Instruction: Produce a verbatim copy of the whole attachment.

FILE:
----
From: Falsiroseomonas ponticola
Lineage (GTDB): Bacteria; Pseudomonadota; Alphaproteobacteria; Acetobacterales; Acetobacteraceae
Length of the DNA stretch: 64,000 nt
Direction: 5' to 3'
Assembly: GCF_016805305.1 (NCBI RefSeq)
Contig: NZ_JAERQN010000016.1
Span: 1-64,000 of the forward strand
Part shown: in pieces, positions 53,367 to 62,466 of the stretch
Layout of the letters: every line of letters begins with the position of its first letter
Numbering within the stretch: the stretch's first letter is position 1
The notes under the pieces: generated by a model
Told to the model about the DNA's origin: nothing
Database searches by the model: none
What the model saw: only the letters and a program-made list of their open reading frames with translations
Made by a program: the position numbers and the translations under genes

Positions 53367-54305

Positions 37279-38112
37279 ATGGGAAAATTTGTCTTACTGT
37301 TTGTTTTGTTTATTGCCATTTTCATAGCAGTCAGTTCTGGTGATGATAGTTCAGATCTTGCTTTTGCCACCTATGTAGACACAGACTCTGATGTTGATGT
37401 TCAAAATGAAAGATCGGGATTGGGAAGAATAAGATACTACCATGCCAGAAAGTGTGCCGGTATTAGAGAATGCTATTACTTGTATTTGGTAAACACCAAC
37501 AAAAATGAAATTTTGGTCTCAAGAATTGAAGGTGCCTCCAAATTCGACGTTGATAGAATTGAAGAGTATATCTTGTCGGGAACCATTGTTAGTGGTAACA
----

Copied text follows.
From: Falsiroseomonas ponticola
Lineage (GTDB): Bacteria; Pseudomonadota; Alphaproteobacteria; Acetobacterales; Acetobacteraceae
Length of the DNA stretch: 64,000 nt
Direction: 5' to 3'
Assembly: GCF_016805305.1 (NCBI RefSeq)
Contig: NZ_JAERQN010000016.1
Span: 1-64,000 of the forward strand
Part shown: in pieces, positions 53,367 to 62,466 of the stretch
Layout of the letters: every line of letters begins with the position of its first letter
Numbering within the stretch: the stretch's first letter is position 1
The notes under the pieces: generated by a model
Told to the model about the DNA's origin: nothing
Database searches by the model: none
What the model saw: only the letters and a program-made list of their open reading frames with translations
Made by a program: the position numbers and the translations under genes

Positions 53367-54305

Positions 37279-38112
37279 ATGGGAAAATTTGTCTTACTGT
37301 TTGTTTTGTTTATTGCCATTTTCATAGCAGTCAGTTCTGGTGATGATAGTTCAGATCTTGCTTTTGCCACCTATGTAGACACAGACTCTGATGTTGATGT
37401 TCAAAATGAAAGATCGGGATTGGGAAGAATAAGATACTACCATGCCAGAAAGTGTGCCGGTATTAGAGAATGCTATTACTTGTATTTGGTAAACACCAAC
37501 AAAAATGAAATTTTGGTCTCAAGAATTGAAGGTGCCTCCAAATTCGACGTTGATAGAATTGAAGAGTATATCTTGTCGGGAACCATTGTTAGTGGTAACA